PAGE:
Summary and Keywords
The concept of modernity has emerged as a major philosophical, theological, and sociological category of interpretation in the aftermath of the French Revolution. It was meant to embrace fundamental changes to the fabric of Western culture, including the rise of capitalism, liberalism, democracy, and secularity. From its inception, references to Luther and the Reformation have been a frequent element of this kind of theory. The first major theorist of modernity in this sense was arguably Georg Friedrich Wilhelm Hegel, who set the tone of subsequent contributions by aligning modernity with subjectivity. For him, the religious dimension of this development was crucial, and he was explicit in his claim that it was the Reformation that brought the turn to subjectivity in the realm of religion. A side effect of the turn to subjectivity was the alienation of the subject from the world. Modernity is thus deeply ambivalent, and so is Protestantism. Later thinkers developed these insights further, but also criticized the identification of Luther with the origin of modernity, pointing to continuities between his theology and earlier, medieval thought.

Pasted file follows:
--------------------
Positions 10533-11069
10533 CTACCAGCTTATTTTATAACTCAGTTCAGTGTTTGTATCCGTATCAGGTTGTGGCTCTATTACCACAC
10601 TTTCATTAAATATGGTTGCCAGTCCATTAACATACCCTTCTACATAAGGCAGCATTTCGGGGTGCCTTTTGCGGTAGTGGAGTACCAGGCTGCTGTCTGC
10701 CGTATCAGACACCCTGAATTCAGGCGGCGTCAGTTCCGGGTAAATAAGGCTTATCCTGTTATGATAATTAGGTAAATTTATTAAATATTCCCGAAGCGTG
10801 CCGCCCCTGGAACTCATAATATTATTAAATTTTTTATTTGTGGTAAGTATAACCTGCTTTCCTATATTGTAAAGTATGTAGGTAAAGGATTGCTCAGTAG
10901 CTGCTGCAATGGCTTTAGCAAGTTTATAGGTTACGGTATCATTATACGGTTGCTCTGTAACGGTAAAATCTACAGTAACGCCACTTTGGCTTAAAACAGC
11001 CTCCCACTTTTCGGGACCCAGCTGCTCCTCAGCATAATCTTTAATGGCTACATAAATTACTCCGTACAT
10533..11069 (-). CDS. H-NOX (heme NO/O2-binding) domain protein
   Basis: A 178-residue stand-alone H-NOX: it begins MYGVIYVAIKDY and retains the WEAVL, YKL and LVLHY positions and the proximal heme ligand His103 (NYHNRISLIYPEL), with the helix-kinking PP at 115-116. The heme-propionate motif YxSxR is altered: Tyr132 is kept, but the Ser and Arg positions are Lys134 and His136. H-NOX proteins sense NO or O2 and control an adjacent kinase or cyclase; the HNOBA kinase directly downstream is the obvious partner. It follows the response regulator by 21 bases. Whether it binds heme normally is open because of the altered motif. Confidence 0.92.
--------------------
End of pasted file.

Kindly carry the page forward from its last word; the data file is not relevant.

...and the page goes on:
Access to the complete content on Oxford Research Encyclopedia of Religion requires a subscription or purchase. Public users are able to search the site and view the abstracts and keywords for each book and chapter without a subscription. If you are a student or academic complete our librarian recommendation form to recommend the Oxford Research Encyclopedias to your librarians for an institutional free trial.
If you have purchased a print title that contains an access token, please see the token for information about how to register your code.